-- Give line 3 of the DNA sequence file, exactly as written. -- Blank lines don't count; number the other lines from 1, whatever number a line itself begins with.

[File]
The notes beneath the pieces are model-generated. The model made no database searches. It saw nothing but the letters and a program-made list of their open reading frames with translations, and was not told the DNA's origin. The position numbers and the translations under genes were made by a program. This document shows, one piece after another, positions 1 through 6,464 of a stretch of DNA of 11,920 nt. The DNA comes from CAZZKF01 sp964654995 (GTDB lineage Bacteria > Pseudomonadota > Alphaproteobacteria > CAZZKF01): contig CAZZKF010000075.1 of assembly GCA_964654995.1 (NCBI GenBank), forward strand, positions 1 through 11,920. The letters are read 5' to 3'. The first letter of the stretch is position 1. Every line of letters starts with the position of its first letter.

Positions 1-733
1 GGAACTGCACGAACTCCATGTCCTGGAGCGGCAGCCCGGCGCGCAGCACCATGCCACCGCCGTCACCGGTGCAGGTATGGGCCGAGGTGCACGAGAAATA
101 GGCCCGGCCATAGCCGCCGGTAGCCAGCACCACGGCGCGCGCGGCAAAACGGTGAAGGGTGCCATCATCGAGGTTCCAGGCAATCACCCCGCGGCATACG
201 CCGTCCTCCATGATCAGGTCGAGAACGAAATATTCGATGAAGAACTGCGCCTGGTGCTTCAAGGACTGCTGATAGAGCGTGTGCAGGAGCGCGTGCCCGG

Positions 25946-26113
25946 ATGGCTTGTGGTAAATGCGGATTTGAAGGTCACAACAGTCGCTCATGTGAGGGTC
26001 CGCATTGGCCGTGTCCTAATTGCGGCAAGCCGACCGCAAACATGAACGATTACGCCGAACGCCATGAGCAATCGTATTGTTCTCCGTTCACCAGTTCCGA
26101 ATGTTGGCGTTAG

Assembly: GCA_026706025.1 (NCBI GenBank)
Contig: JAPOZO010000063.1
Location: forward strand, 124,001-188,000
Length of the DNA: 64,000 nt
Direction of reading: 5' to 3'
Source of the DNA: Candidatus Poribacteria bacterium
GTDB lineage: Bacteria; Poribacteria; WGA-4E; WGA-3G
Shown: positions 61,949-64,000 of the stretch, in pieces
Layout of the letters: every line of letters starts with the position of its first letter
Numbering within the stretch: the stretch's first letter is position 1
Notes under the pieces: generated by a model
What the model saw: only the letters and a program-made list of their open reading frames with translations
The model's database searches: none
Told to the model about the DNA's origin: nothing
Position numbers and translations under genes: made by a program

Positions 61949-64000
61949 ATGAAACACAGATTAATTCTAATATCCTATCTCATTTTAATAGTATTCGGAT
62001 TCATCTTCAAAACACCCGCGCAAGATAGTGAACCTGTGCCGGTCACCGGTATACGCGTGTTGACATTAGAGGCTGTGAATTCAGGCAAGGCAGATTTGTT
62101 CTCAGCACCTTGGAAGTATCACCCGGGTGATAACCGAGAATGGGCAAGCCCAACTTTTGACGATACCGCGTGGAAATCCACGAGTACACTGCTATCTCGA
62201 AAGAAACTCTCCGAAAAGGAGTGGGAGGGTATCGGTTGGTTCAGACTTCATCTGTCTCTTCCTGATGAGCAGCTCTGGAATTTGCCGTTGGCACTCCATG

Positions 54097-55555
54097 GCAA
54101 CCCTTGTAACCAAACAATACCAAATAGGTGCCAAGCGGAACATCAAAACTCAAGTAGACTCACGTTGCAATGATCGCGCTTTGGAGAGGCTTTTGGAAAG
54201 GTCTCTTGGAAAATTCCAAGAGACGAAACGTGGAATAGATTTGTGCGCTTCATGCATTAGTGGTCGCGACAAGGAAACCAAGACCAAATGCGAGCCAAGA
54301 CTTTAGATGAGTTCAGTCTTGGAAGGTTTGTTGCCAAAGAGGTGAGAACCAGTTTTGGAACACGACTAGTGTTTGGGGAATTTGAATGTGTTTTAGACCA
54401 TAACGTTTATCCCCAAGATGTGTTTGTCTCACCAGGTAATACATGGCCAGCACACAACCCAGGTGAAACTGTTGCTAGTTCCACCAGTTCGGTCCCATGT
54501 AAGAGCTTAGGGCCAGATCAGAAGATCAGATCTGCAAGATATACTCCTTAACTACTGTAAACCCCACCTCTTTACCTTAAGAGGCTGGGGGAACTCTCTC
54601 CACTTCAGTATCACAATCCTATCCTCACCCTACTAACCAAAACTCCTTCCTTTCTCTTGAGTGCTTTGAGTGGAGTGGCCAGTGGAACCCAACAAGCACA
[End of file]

1 GGAACTGCACGAACTCCATGTCCTGGAGCGGCAGCCCGGCGCGCAGCACCATGCCACCGCCGTCACCGGTGCAGGTATGGGCCGAGGTGCACGAGAAATA